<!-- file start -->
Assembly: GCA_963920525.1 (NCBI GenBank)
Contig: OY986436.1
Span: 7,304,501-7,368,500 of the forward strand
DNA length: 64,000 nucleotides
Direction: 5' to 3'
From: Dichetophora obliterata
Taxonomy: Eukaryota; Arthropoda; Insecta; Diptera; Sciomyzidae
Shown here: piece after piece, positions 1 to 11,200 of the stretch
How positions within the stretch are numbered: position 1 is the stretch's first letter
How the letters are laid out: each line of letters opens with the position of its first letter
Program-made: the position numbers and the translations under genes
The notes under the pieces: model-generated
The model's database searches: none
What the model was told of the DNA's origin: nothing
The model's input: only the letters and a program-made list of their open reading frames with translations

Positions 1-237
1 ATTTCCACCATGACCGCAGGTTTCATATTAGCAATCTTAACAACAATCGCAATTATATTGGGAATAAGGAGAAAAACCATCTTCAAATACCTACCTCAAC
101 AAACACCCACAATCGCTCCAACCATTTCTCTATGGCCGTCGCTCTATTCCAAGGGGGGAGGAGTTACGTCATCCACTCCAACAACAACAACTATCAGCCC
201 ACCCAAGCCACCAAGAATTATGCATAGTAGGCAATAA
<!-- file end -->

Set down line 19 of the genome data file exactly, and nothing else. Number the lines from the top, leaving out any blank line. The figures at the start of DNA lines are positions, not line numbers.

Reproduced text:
201 ACCCAAGCCACCAAGAATTATGCATAGTAGGCAATAA